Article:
On December 1st, the Russian and East European Center participated at the 17th Festival of Trees organized annually by the Junior League of Champaign-Urbana, an organization of women established in 1932 committed to developing the potential of women and improving communities through the effective action and leadership of trained volunteers. The Festival of Trees is an annual event for which sponsors put together themed trees, wreaths, and gift baskets. These are raffled or auctioned-off during the weekend. Proceeds are used for community grants and programs benefiting children and families in the Champaign-Urbana area.
At the Festival of Trees, children listened to the Russian fairy tale of Snegurochka (the Snow Maiden), sang the Russian song ‘Oi, Moroz, Moroz’ and made a Snow maiden fridge magnet. The daughter of Father Frost (the Russian Santa Claus) and Mother Spring, Snegurochka is believed to be the soul of the New Year. Always young, beautiful and smiling, she accompanies Father Frost on a sledge drawn by horses, visiting children and giving them gifts. The fairy tale tells a story of a man and woman who always regretted not having any children. Because in during one winter, they made a girl out of snow, Father Frost and Mother Spring decided to make the girl come alive and live with the man and the woman temporarily. They called her Snegurochka. Once spring arrived, however, Snegurochka became very sad and ultimately melted in the sunlight allowing the summer to unfold.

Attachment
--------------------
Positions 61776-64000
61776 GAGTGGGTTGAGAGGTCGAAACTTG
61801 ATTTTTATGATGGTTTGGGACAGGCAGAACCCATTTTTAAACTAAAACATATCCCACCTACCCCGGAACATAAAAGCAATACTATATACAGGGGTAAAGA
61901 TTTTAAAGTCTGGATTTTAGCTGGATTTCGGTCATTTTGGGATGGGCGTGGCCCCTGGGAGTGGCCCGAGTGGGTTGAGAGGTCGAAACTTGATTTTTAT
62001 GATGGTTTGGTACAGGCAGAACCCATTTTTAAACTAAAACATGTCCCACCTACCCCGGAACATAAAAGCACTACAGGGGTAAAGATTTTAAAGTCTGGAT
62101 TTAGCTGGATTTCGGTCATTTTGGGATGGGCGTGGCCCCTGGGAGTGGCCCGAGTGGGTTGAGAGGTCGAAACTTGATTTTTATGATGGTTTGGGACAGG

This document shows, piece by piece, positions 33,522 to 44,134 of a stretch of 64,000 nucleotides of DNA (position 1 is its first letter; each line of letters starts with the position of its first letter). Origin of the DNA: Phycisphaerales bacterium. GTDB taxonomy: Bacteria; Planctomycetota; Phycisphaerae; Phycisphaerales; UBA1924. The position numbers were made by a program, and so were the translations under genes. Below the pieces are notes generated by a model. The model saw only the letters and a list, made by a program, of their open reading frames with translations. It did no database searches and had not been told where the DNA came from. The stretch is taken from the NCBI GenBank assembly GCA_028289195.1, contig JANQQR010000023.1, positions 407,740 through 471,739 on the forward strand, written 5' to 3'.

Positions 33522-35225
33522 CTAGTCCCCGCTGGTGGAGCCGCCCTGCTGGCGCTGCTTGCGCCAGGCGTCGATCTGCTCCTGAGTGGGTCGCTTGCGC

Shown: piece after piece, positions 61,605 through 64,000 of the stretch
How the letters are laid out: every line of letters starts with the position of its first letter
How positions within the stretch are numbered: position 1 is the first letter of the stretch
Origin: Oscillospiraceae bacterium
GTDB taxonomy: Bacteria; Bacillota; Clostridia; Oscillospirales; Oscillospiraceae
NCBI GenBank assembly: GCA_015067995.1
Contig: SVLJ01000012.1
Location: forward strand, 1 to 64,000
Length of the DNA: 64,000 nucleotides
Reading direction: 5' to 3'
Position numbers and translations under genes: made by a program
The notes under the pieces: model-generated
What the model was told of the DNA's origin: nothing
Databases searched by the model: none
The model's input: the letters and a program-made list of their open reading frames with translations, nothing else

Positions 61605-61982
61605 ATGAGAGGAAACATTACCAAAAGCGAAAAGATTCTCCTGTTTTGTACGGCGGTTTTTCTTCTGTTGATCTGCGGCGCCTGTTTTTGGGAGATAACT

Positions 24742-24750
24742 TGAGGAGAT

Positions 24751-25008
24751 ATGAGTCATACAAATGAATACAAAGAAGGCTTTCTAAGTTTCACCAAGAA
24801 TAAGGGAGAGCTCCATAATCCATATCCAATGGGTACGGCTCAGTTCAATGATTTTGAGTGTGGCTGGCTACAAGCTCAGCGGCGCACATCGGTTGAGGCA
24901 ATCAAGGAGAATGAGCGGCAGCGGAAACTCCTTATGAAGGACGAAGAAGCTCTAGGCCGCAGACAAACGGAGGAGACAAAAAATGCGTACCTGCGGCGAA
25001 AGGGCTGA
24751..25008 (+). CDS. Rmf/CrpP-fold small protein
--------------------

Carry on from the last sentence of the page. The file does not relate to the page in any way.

With roots in Slavic pagan beliefs, Snegurochka is a unique character in Russian folklore and an essential part of New Year’s celebrations. She has inspired Russian literature and children’s theatrical performances. She is also the subject of the play Spring Fairytale written by the Russian playwright Aleksandr Ostrovsky in the 19th c. and the opera Snegurochka, which Nikolay Rimsky-Korsakov wrote based on Ostrovsky’s play. According to legend, Snegurochka lives deep in the winter forest. However, her modern place of residence is quite real – it’s the Russian city of Veliky Ustug, where she resides with Father Frost.
The Festival of Trees was a great chance to meet with children and parents of Champaign-Urbana’s diverse community. Thanks to the help of the organizers from Junior League of Champaign-Urbana, REEEC was able to entertain fifty children and adults, distribute Russian candy, and slip Snegurochka as a fairy tale and a fridge magnet into many hearts and homes. Next year we hope to repeat this experience!